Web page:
Obasanjo breaks silence on Xenophobia attacks, sends letter to South Africa leader
Sept. 16, 2019
Former President, Olusegun Obasanjo has finally reacted to xenophobic attacks on Nigerians and other African nationals in South Africa.
Obasanjo in a letter written to the founder of the Inkatha Freedom Party, in South Africa, Prince Mangosuthu Buthelezi on Tuesday, urged Nigerians and others African countries whose citizens were affected by xenophobic attacks to report to the African Union.
The former president further described xenophobic attacks on foreigners by South Africans as a great disservice to Africa, NAN reports.
Obasanjo called for urgent reconciliation between the countries affected and South Africa, adding that repatriation and revenge was not the best solution.
The letter read, “For any African country to encourage or allow or not seriously sanction xenophobia against Africans in their country is a great disservice not only to the country where xenophobia takes place and the countries of the victims concerned, but also a great disservice to the whole of Africa and black race.
“At this juncture, there is need for fence-mending, reconciliation and wound-binding between South Africa and the countries whose citizens have been victims of xenophobia and afrophobia in South Africa.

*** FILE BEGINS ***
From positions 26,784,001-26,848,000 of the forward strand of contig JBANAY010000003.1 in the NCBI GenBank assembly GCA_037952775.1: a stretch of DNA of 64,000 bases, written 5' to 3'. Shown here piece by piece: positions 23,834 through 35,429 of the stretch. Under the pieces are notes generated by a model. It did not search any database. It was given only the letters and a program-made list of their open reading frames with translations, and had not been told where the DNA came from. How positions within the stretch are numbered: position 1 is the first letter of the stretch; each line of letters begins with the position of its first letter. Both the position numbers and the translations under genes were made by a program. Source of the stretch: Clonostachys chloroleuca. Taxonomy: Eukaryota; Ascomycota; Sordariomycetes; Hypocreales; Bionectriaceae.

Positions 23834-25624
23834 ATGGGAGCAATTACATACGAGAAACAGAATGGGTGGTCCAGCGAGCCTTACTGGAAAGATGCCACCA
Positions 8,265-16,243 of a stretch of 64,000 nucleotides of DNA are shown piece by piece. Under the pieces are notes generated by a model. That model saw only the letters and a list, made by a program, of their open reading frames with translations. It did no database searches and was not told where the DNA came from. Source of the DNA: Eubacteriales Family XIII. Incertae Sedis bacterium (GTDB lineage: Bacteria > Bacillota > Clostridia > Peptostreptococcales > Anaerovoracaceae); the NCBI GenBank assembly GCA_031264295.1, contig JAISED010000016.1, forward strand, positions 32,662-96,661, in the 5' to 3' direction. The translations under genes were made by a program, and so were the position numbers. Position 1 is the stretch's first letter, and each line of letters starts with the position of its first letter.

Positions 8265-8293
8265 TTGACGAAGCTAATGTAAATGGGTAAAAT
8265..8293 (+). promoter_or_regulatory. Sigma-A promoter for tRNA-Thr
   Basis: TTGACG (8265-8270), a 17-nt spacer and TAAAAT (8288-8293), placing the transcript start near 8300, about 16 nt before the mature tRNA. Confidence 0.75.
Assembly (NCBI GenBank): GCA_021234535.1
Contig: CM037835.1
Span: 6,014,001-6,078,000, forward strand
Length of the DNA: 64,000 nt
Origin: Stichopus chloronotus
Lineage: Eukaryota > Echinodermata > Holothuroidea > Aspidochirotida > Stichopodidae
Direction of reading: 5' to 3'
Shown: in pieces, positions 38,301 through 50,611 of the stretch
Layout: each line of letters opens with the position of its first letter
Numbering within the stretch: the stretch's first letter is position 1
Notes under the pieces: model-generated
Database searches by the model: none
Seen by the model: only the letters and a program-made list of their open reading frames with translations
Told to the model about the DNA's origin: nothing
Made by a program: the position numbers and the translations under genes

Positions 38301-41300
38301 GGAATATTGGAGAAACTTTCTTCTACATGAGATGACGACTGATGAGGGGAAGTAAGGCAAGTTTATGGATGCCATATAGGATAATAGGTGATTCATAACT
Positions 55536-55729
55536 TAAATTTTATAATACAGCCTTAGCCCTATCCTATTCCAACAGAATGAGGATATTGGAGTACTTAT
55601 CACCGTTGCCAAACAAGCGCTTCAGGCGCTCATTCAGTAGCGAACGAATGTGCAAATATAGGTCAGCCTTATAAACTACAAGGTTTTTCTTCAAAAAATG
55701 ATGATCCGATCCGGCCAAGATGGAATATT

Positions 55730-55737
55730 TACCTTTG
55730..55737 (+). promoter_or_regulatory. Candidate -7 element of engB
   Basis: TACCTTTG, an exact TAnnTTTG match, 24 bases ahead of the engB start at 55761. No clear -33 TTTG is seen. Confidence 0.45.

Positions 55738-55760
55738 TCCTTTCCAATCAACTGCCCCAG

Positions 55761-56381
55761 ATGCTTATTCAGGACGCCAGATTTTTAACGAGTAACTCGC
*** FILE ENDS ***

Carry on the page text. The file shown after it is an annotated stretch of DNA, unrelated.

“As a suggestion, South Africa should send emissaries to the countries concerned to explain, apologise and agree on the way forward for mutual understanding, accommodation, reconciliation, and binding the wound to promote unity, concord, and brotherhood in Africa.
“Repatriation of Nigerians from South Africa is obviously not a permanent solution. At best it is palliative. But the hurt will still remain for some time. Neither is revenge a desirable solution.
“Mutual understanding and acknowledgement of what needs to be done on all sides is imperative and getting down to doing them is the solution that will serve Nigeria and South Africa and indeed Africa well particularly in this era of Africa Continental Free Trade Area opportunities.
“Nigeria and South Africa must stand together to champion African cause and to jointly shepherd African development, unity, cooperation, security, and progress to make the 21st century Africa’s century.”
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